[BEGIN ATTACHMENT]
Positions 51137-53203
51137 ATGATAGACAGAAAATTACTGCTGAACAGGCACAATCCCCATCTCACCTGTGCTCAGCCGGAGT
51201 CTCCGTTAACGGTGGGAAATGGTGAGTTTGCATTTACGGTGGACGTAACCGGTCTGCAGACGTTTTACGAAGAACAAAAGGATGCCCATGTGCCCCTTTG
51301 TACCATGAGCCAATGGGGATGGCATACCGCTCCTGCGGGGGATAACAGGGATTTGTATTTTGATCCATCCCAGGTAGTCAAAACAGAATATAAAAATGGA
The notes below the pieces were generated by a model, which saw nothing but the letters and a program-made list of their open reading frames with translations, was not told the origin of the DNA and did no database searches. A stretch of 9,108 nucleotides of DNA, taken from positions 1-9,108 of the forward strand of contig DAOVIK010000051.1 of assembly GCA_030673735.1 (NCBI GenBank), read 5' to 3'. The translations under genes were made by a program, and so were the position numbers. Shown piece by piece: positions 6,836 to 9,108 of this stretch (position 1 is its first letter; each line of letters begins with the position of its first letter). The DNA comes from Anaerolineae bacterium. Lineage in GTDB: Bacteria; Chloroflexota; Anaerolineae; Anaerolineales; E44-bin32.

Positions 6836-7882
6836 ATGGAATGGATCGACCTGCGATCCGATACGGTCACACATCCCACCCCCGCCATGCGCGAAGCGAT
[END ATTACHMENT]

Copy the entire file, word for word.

Positions 51137-53203
51137 ATGATAGACAGAAAATTACTGCTGAACAGGCACAATCCCCATCTCACCTGTGCTCAGCCGGAGT
51201 CTCCGTTAACGGTGGGAAATGGTGAGTTTGCATTTACGGTGGACGTAACCGGTCTGCAGACGTTTTACGAAGAACAAAAGGATGCCCATGTGCCCCTTTG
51301 TACCATGAGCCAATGGGGATGGCATACCGCTCCTGCGGGGGATAACAGGGATTTGTATTTTGATCCATCCCAGGTAGTCAAAACAGAATATAAAAATGGA
The notes below the pieces were generated by a model, which saw nothing but the letters and a program-made list of their open reading frames with translations, was not told the origin of the DNA and did no database searches. A stretch of 9,108 nucleotides of DNA, taken from positions 1-9,108 of the forward strand of contig DAOVIK010000051.1 of assembly GCA_030673735.1 (NCBI GenBank), read 5' to 3'. The translations under genes were made by a program, and so were the position numbers. Shown piece by piece: positions 6,836 to 9,108 of this stretch (position 1 is its first letter; each line of letters begins with the position of its first letter). The DNA comes from Anaerolineae bacterium. Lineage in GTDB: Bacteria; Chloroflexota; Anaerolineae; Anaerolineales; E44-bin32.

Positions 6836-7882
6836 ATGGAATGGATCGACCTGCGATCCGATACGGTCACACATCCCACCCCCGCCATGCGCGAAGCGAT